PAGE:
Juniors Jessica Geisler, Ellie Schmidt, Addie Schmidt and Izzy Meram collect a bag full of litter on campus. (Murryum Farooqi)
Juniors Jessica Geisler, Ellie Schmidt, Addie Schmidt and Izzy Meram collect a bag full of litter on campus.

Murryum Farooqi

Earth Day Not Good Enough? Try Earth Week.

Earth week launches in an effort to raise awareness about protecting the environment and involve students in an array of environmentally friendly activities

April 24, 2019

Monday, April 22 marked the first day of Earth Week. The week was filled with activities for students to participate in during and after school hours. There was a packed schedule for the school’s first Earth Week.

Earth Week includes a variety of activities to engage students and spread awareness.

          Senior Mahnoor Imran, one of the students who helped get Earth week off the ground, agrees with many environmental activists that a single day is not enough.

          “We should be taking our planet seriously every day, especially considering the fact that we have less than 12 years to cut our emissions in half, otherwise we risk further exacerbation of climate change,”  Imran said.

Murryum Farooqi
Hari Sanil, along with other students participates after school Monday (also Earth Day) in a campus clean up to kick off the school’s first-ever Earth Week.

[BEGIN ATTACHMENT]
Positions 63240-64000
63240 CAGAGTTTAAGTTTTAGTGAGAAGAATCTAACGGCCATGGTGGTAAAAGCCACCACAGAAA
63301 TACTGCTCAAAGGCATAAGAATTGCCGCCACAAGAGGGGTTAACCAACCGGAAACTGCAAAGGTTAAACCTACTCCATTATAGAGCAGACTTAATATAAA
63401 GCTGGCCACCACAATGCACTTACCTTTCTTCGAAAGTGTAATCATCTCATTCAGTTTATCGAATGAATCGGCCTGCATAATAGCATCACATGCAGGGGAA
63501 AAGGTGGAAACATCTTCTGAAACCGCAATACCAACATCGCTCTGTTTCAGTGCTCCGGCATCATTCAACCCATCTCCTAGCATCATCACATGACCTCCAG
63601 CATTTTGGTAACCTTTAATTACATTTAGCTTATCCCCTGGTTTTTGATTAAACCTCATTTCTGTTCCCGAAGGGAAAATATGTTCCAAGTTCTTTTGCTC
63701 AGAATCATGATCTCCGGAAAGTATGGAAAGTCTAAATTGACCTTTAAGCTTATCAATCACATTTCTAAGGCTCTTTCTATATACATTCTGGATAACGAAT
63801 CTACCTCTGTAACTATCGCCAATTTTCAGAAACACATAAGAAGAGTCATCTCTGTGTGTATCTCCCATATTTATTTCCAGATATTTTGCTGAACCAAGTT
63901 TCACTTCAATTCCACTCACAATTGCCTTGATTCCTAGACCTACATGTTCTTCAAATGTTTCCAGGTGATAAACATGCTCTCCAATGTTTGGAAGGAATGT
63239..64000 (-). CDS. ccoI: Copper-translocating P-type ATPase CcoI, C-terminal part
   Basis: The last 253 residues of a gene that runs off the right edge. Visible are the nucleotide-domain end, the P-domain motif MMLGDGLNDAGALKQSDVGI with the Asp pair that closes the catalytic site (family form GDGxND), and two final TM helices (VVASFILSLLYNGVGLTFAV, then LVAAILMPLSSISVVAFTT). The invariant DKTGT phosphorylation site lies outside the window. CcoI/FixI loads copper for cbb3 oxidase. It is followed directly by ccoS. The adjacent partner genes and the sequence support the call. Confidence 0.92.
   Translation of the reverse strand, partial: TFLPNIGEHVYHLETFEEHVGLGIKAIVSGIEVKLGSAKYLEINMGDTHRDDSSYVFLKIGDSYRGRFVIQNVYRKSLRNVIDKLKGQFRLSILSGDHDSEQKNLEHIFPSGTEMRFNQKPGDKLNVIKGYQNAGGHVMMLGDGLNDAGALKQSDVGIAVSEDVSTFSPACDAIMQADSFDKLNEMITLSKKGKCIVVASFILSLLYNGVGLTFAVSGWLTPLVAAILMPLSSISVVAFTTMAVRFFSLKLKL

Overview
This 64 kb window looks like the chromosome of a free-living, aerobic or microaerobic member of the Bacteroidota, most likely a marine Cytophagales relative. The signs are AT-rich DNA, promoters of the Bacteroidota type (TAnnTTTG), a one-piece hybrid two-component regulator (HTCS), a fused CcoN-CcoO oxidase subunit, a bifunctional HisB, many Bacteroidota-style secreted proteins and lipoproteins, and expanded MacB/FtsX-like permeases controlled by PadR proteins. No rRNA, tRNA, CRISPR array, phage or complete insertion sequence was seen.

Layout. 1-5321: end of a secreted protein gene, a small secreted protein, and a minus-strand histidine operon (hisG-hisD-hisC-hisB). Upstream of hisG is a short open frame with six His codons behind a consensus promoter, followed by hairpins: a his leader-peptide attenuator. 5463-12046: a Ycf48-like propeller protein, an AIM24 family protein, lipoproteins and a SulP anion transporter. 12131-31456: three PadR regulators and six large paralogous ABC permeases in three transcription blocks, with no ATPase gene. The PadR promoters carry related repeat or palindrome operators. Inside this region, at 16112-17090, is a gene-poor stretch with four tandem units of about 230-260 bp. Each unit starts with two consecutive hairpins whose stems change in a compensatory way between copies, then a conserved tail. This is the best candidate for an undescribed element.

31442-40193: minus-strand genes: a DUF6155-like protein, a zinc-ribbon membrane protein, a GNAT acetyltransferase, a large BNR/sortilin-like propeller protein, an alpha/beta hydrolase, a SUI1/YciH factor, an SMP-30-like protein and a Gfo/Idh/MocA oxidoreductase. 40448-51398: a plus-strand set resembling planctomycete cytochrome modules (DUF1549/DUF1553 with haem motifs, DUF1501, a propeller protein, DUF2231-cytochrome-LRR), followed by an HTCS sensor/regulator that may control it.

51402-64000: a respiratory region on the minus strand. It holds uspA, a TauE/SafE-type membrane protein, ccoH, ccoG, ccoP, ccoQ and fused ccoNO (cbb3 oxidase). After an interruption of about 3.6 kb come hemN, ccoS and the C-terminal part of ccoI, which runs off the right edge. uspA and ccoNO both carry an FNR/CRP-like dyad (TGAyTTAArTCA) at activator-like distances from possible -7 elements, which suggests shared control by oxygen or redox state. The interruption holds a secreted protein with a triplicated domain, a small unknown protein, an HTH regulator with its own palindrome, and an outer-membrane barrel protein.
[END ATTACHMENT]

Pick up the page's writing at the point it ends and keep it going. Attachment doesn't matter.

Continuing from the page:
Another common theme among environmental activists today is the notion that Earth Day is no longer what it used to be when it started and is now only a time where people do small, insignificant things that only really make them feel better about themselves. This comes along with the rise of companies taking advantage of the holiday to sell people things, making environmentalists wish that people would be discussing the large scale problems that might not be solved by, for example, ditching a straw. Imran agrees that larger problems need to be part of the conversation.

          “One hundred companies are responsible for about 70 percent of emissions, so it almost feels as though our actions would be minimal because so much of it is corporate irresponsibility and kleptocracy that is leading to the environmental repercussions that we see,” Imran said. “Although I do think we can still play a large role as a community in working to go green and foster sustainability.”

On Monday, students participated in a campus clean-up after school. One of the students, senior Yana Delkova, believes it is the responsibility of both the young and old for the Earth to have a bright future.

Murryum Farooqi
(left to right) Senior Yana Delkova and junior Nandini Lakshminarayanan clean up litter Monday after school in an effort to help the Earth on a local level.

          “We’re young and we’re going to be the people who are living on,” Delkova said. “[The older generation] should definitely be thinking about their actions more, because they are also the people who are in large corporations who do much of the damage [to the Earth].”


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